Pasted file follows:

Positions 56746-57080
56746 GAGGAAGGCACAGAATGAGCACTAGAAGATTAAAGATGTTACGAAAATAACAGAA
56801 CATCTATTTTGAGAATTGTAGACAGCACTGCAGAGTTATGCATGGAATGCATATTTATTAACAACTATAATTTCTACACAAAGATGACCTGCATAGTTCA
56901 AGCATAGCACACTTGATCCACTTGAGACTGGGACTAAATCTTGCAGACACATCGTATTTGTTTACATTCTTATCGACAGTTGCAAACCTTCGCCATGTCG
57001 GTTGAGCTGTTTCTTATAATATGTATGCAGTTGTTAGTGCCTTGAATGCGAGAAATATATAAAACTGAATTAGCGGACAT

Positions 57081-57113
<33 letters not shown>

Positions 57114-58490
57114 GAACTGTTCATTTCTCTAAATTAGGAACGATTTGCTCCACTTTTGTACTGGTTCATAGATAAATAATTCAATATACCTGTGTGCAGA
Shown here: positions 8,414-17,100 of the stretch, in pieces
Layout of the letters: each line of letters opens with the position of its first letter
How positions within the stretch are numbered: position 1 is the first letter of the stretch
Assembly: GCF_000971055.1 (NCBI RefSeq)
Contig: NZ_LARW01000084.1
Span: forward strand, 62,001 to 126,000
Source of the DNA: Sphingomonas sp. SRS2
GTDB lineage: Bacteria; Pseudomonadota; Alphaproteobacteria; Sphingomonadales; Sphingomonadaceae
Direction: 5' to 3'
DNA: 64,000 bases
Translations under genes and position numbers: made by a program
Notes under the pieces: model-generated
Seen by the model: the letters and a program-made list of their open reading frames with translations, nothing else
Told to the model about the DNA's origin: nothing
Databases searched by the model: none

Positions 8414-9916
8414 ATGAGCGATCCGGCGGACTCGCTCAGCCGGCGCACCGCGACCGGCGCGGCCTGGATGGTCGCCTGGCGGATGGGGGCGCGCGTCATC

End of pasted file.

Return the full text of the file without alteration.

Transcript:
Positions 56746-57080
56746 GAGGAAGGCACAGAATGAGCACTAGAAGATTAAAGATGTTACGAAAATAACAGAA
56801 CATCTATTTTGAGAATTGTAGACAGCACTGCAGAGTTATGCATGGAATGCATATTTATTAACAACTATAATTTCTACACAAAGATGACCTGCATAGTTCA
56901 AGCATAGCACACTTGATCCACTTGAGACTGGGACTAAATCTTGCAGACACATCGTATTTGTTTACATTCTTATCGACAGTTGCAAACCTTCGCCATGTCG
57001 GTTGAGCTGTTTCTTATAATATGTATGCAGTTGTTAGTGCCTTGAATGCGAGAAATATATAAAACTGAATTAGCGGACAT

Positions 57081-57113
<33 letters not shown>

Positions 57114-58490
57114 GAACTGTTCATTTCTCTAAATTAGGAACGATTTGCTCCACTTTTGTACTGGTTCATAGATAAATAATTCAATATACCTGTGTGCAGA
Shown here: positions 8,414-17,100 of the stretch, in pieces
Layout of the letters: each line of letters opens with the position of its first letter
How positions within the stretch are numbered: position 1 is the first letter of the stretch
Assembly: GCF_000971055.1 (NCBI RefSeq)
Contig: NZ_LARW01000084.1
Span: forward strand, 62,001 to 126,000
Source of the DNA: Sphingomonas sp. SRS2
GTDB lineage: Bacteria; Pseudomonadota; Alphaproteobacteria; Sphingomonadales; Sphingomonadaceae
Direction: 5' to 3'
DNA: 64,000 bases
Translations under genes and position numbers: made by a program
Notes under the pieces: model-generated
Seen by the model: the letters and a program-made list of their open reading frames with translations, nothing else
Told to the model about the DNA's origin: nothing
Databases searched by the model: none

Positions 8414-9916
8414 ATGAGCGATCCGGCGGACTCGCTCAGCCGGCGCACCGCGACCGGCGCGGCCTGGATGGTCGCCTGGCGGATGGGGGCGCGCGTCATC